Living life to the fullest — after September 11 NYC attorney displaced by 9/11/01 disaster looking for a change of lifestyle. Former prosecutor and 21 years as general practitioner concentrating in real estate, corporate, litigation and criminal law. Seeking position commensurate with experience. Admitted to The Florida Bar.Fifty-year-old Alen Beerman placed that ad in The Florida Bar News a month after terrorist attacks reduced the World Trade Center, a block away from his law office, into hellish rubble and turned his own life upside down.When good rises from the ashes of evil, sometimes it’s as simple as one big-city lawyer’s stark realization that life doesn’t last forever, that it’s time to get off the rat-race treadmill, that dreams should not be postponed.“It’s not that I’m running away. My son is in law school here. My daughter is in undergraduate school here. It’s just that I want to be proactive. I want to do something different and see what happens. I’d like to see what greener pastures are out there. We attorneys, especially in New York, are on a particular treadmill, and we go from day to day, from week to week, from year to year. My wife and I have been toying with the pipedream for a number of years. I just want to cast my hook in the water and see what comes up,” said Beerman.Just for the heck of it, while on a vacation to the Sunshine State 25 years ago, he took the Florida bar exam in Miami and passed it.“I kept my dues up all these years,” Beerman said. “You never know when you’re going to have a mid-life crisis.”Beerman’s mid-life crisis was fueled by the national crisis that erupted September 11.“Fortunately, I had a real-estate closing in Midtown. I was intent on leaving my home at about 9:30 that morning, and about 10 minutes to 9, I’m watching the “Today Show,” and the plane is in the first building. I try to call my office, which is a block away from the World Trade Center. They heard the sound but thought it was a truck going over a pothole. They weren’t aware.“If I had not had that meeting scheduled, I could have very well been killed. I take the E train to work and the station is under the building,” Beerman said.“My major concern was for my secretary. I did not hear from her at all, until three and a half hours later. When she got out of the subway that morning, she saw the first plane in the building. She got back on the subway and made it as far as Brooklyn before the subway stopped running. She does not want to go back to Manhattan. She is having post-traumatic stress, and she is now working out of my basement.”More than a month after the attacks, Beerman said, there is still no phone service downtown. Finally, after three weeks, he got his old phone number back and calls are forwarded to his basement in Queens.After two weeks off, his secretary went to Florida to “get her head on straight,” and she is now trying to cope and answer the phones.The Thursday the week after the attack was the first day he could make his way back to his law office, and he stood in a long line with others trying to get back to business. He showed his ID and a police officer escorted him to his building, where his office was on the 12th floor. There was no electricity, so they trudged up a dozen flights of stairs.“These cops, they’re all heroes. This officer said, ‘Take your time.’ He was very happy to sit and rest for a couple of minutes. I just went in to grab my checkbooks,” Beerman said.A week after that, on a Sunday, he and his son loaded up a pair of suitcases with files. They couldn’t get a car anywhere near the site, so they lugged the suitcases, each bulging with about 150 pounds of papers, down the sidewalks.“You hear about the coldness of New York. But people helped us carry those suitcases to the train and up from the subway. It was not the New York that I’m used to. It has brought people together. There is a different sense and understanding that we are all in this together. I don’t know how long it will last.”No doubt about it, his law business as a self-employed solo practitioner has suffered.“I had four real estate deals pending, and they all collapsed, because either the buyer or seller backed out. I do some criminal work, but there have been no arrests made because the police are all downtown. The practice is markedly affected,” he said.And so is his enthusiasm for the same old grind.“I still have trouble verbalizing what my priorities are at this point. It still has not completely sunk in,” Beerman said.Neither has the horror of the tragedy.“An old dear friend is a supervisor with the NYC Fire Department, and he took me to areas the politicians didn’t go. Everybody should see this and nobody should see this. You are looking into the jaws of hell. Mangled and twisted wreckage, and there is still smoke coming from the ground. There’s a smell — a different smell — that just sits in your lungs. This is truly death and destruction.“And everyone has stories to tell. I have a client who was with the fire department, and he transferred out of the rescue unit just a year ago. He knew every one of those firefighters who were killed.“And I have a friend whose son’s wedding I went to. The bride worked for Cantor Fitzgerald who lost 700 or so people at the WTC. The bride had 35 friends from Cantor Fitzgerald. She’s on her honeymoon when this happened. And when she watched the video of her wedding, all 35 of those friends smiling at the celebration are now gone.”When life can be snatched away in a flash, it’s a sobering reminder to live each day fully now.What would that dream job in Florida be?And Beerman — who once boasted a seven-stroke handicap on the high school team — says with a laugh: “Someplace near a golf course.” Nov 15, 2001 Jan Pudlow Associate Editor Regular News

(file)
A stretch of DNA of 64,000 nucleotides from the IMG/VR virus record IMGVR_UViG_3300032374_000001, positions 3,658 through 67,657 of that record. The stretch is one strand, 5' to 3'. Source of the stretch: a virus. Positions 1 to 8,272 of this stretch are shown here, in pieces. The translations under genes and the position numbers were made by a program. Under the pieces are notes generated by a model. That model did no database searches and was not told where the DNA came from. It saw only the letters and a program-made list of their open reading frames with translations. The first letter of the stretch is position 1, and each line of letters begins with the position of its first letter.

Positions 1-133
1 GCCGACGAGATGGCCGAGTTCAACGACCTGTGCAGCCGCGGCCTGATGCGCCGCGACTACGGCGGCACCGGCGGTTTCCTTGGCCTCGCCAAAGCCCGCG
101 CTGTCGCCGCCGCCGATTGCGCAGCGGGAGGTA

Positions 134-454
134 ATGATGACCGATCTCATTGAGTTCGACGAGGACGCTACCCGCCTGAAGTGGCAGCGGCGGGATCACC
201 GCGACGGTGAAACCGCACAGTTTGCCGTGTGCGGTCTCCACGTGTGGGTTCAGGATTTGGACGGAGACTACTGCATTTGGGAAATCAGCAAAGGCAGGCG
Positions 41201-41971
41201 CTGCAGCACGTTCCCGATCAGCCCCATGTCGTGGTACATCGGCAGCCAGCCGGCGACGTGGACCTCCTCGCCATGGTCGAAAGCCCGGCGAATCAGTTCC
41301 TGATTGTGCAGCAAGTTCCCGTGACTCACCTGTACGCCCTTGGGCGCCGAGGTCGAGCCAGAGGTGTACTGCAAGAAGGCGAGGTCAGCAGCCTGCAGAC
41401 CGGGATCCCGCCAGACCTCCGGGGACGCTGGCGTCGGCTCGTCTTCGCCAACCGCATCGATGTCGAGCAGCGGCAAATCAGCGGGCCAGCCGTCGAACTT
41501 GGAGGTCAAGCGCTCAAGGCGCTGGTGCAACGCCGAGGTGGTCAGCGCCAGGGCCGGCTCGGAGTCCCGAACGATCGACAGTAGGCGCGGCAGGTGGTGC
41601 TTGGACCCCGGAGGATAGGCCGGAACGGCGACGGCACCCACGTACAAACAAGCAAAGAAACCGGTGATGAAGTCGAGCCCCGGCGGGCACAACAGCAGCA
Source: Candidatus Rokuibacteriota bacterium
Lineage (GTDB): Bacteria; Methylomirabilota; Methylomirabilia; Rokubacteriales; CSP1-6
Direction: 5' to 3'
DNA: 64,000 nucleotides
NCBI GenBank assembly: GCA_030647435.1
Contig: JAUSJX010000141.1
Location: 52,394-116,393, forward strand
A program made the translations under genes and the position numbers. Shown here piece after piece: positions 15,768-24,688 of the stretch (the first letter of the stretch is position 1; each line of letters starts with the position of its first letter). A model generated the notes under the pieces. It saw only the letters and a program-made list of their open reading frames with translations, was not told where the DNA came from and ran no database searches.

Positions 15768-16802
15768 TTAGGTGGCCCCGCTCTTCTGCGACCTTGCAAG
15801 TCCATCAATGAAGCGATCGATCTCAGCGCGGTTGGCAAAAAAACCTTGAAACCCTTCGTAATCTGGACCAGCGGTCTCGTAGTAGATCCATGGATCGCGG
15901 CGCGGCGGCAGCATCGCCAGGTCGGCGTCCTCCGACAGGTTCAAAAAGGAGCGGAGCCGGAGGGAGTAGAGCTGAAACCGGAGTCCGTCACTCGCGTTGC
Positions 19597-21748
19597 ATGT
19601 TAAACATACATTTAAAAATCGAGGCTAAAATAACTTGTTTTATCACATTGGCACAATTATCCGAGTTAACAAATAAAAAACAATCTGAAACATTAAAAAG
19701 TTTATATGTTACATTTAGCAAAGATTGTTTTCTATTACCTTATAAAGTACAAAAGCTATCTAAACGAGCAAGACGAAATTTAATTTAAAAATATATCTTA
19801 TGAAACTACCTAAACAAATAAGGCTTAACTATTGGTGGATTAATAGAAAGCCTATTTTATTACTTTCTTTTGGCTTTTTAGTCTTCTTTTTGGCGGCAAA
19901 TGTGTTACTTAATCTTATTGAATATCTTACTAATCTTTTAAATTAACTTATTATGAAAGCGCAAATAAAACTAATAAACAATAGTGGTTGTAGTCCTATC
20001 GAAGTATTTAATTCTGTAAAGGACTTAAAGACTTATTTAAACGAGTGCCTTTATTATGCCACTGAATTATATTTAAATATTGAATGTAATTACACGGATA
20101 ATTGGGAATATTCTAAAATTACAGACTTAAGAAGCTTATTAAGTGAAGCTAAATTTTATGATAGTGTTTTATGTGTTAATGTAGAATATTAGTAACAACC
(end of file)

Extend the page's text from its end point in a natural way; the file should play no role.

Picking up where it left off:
World number two Jordan Spieth returns to defend his title with the likes of Rory McIlroy, Adam Scott and the in-form Jason Day looking to take the first Major of the year.McIlroy will be the last player to tee-off this evening when he takes the first tee-box shortly after 7pm, Irish time.There’s three other Irish players in this week’s field with Ryder Cup captain Darren Clarke tee-ing off at 4:38pm while Graeme McDowell and Shane Lowry will be among the other late starters.
Baseball Hall of Famer Hank Aaron speaks at a reception in his honor, Friday, Feb. 7, 2014, in Washington. Aaron is turning 80 and is being celebrated with a series of events in Washington. (AP Photo/Nick Wass)WASHINGTON (AP) — At a hotel overlooking the White House, Attorney General Eric Holder motioned toward a window and paid Hank Aaron a huge compliment.“The young man who lives right over there,” Holder said Friday night, speaking of President Barack Obama, “his path was made easier by this man.”Forty years ago, Aaron broke the hallowed record of Babe Ruth on his way to 755 career home runs, all while combating racism with quiet dignity.On Friday evening at a private party celebrating his 80th birthday, friends, former teammates, and baseball luminaries paid tribute to “Hammerin’ Hank.”Slugger Reggie Jackson compared Aaron to Jackie Robinson, who broke baseball’s color barrier in 1947. Frank Robinson spoke of the thrill of entering the Hall of Fame with Aaron in 1982.Former teammate Robin Yount said he was his mother’s second-favorite player — right behind Aaron.Aaron was last to speak and grew emotional as he talked of his parents, recalling an afternoon when he and his brother were called into the house and ordered to hide under beds. Minutes later, members of the Ku Klux Klan marched up their street.“I don’t know what that could have done to me growing up,” Aaron said. “But my mother — she was uneducated and father, too — but they always taught me and all of my siblings that the thing I want you to remember is, ‘Do unto others as you would have them do unto you.’ That’s been my philosophy.”As the ceremony came to a close at the Hay-Adams hotel, Aaron and his wife of 40 years, Billie, beamed as the crowd sang “Happy Birthday.”Aaron turned 80 on Wednesday. His tribute continued on Saturday when he spoke as part of the Living Portrait Series at the Smithsonian American Art Museum.In addition, a painting of Aaron, done by Ross Rossin of Atlanta, was unveiled at the National Portrait Gallery.Baseball Hall of Famer Hank Aaron, left, listens as fellow Hall of Famer Ozzie Smith, right, speaks at a reception for Aaron, Friday, Feb. 7, 2014, in Washington. Aaron turned 80 this weekand is being celebrated with a series of events in Washington. (AP Photo/Nick Wass)Other speakers on Friday night included Hall of Famers Jim Rice, Rickey Henderson and Ozzie Smith, who grew up in Aaron’s hometown of Mobile, Ala., idolizing the outfielder who played for the Milwaukee and Atlanta Braves and Milwaukee Brewers.“He showed me the way a person should be,” Smith said. “He inspired me and thousands of others.”Bud Selig, commissioner of Major League Baseball, spoke of his friendship with Aaron, which dated to 1958.Selig also talked of the overdue acceptance of Aaron in a career in which he was often overshadowed by Mickey Mantle and Willie Mays.“I’m not so sure people understand what a great all-around player he was,” Selig said. “He played in Milwaukee. He played in Atlanta. I think it was only maybe after he broke Babe Ruth’s record — and in the last 20 years — that he’s got the wonderful recognition that he so extraordinarily deserved.”NOTES: Selig had no comment on Alex Rodriguez dropping his lawsuit against the commissioner, Major League Baseball and the players’ association, referring to a press release earlier in the day. … Former teammate and popular broadcaster Bob Uecker got the laugh of the night when he spoke of meeting Aaron for the first time as a member of the Braves. “Henry dressed a couple lockers from where I was,” Uecker said. “I said hello. He said, ‘What do you do?’ I said, ‘I’m a catcher.’ He said, “For who?”